Stillman Bank

Financial Advice: When Will the Stock Market Finally Drop?

Keith Akre, a trust officer at Stillman Bank, advises on how to prepare for potential stock market plunges and other unforeseen challenges in stock market behavior.

Stillman Bank
Stillman Bank

The only true answer is that no one knows. Use that to your advantage.

As we approach the 10-year anniversary since the stock market low in March 2009, this has become one of the longest runs in the stock market without a drop of at least 20 percent.

Historically, the market has experienced such a decline every five years or so. This leads people to believe that a correction is coming soon. People often ask me when this correction will come. The only honest answer I can provide is “no one knows.”

“It’s tough to make predictions, especially about the future.”

Guessing at when the market will do something is an attempt to predict the future. And, as Yogi Berra puts it, “It’s tough to make predictions, especially about the future.”

Even highly intelligent insiders cannot successfully say what the future holds. For instance, in March 2007, Ben Bernanke, then chairman of the Federal Reserve, made the following statement: “The problems in the subprime market seem likely to be contained.” It turns out he was off in that assessment. The problems of the subprime market took less than a year to plunge us into the global financial crisis.

In another example, hedge-fund manager John Paulson, famous for making a fortune during the financial crisis, followed up his success with another prediction. He put the bulk of his investments into gold on the belief that inflation would spike, causing gold prices to skyrocket. The inflation never came and gold is down more than 35 percent since 2011. Paulson’s hedge fund went from $38 billion down to $9 billion over that period.

“You can’t predict. You can prepare.”

Instead of trying to predict the future, investors are better off heeding the advice of legendary investor Howard Marks, who says, “You can’t predict. You can prepare.”
We don’t know when the market will go down 20 percent or more. We do know that it’s possible, and within the next five years, it is even likely. Knowing this, we can prepare for that possibility. How do we do that?

• Stress test your investments – Assess how your portfolio would be impacted if the stock market dropped 20 percent, 30 percent or 50 percent. If the results would derail any chance of meeting your future financial goals, you need to reduce your risk.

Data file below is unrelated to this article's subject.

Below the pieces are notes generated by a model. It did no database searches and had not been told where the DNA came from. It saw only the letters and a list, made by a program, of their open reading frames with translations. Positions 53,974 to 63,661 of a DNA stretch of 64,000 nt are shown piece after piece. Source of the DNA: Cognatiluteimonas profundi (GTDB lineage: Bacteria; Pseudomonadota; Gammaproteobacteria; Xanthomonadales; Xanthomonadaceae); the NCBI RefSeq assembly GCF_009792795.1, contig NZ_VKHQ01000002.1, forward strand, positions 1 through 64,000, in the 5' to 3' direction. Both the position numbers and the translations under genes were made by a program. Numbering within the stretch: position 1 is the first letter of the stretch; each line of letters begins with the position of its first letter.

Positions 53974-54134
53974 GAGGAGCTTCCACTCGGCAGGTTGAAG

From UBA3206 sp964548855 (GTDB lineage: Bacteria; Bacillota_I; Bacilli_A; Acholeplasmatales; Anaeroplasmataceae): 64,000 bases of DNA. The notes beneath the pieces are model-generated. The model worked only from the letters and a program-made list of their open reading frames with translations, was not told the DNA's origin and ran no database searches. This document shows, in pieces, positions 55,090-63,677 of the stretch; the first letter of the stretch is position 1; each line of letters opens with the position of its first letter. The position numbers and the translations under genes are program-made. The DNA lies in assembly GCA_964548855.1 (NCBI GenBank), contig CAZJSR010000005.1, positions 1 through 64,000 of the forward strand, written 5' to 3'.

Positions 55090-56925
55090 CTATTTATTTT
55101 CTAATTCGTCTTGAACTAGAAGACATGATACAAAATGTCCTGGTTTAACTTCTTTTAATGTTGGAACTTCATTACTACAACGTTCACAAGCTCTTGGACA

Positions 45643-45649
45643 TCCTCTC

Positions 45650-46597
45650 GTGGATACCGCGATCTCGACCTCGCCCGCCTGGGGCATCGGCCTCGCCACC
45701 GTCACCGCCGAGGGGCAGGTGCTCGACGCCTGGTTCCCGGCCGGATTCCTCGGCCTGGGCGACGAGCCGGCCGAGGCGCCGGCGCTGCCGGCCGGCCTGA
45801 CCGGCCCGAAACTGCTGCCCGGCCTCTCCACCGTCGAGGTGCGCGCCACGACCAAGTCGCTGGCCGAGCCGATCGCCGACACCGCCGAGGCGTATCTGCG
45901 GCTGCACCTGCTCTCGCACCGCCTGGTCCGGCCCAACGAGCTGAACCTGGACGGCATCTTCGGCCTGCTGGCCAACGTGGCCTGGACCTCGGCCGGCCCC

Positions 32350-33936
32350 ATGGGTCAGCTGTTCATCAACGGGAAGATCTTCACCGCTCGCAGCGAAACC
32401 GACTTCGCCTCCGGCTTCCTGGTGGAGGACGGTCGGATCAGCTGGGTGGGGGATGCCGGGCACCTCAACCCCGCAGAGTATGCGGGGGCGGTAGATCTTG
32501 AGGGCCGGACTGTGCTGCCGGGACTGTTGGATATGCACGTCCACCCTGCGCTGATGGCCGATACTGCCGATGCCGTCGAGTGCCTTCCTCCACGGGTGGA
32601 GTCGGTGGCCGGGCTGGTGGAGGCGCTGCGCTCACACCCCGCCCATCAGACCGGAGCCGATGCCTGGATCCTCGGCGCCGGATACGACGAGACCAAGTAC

• Plan ahead – Look out over the next five years and see how your portfolio could stand up to negative returns over that time. If you are currently in accumulation mode, such as a 30-something contributing to a retirement account, you can safely keep the risk high. If you are retiring soon and will need to rely on your investments to provide cash flow, you should have a portion in conservative assets that will hold value in a correction.

• Diversify – We may not know when the stock market will drop, but we can identify a few potential causes. Will it be inflation picking up? Rising interest rates? There are ways we can allocate assets to benefit in those scenarios. Therefore, if stocks go down, other assets will perform well.

Many investors work hard trying to figure out what stocks will do in the future. Most of them will be unsuccessful and the vast majority of the ones that get it right are just plain lucky. No one knows for certain what the future holds. Take advantage of this information by not trying to play the market-timing game. Don’t guess at what will happen; prepare for what could.

Keith Akre, CFA, CFP®, is a Trust Officer at Stillman Bank, with locations in Byron, Oregon, Rochelle, Rockford, Roscoe and Stillman Valley.

Opinions expressed are solely his own and do not express the views or opinions of Stillman Bank. Investments available through Stillman Trust & Asset Management (1) are not FDIC insured (2) are not deposits, obligations, or guaranteed by the bank and (3) are subject to investment risk including possible loss of principal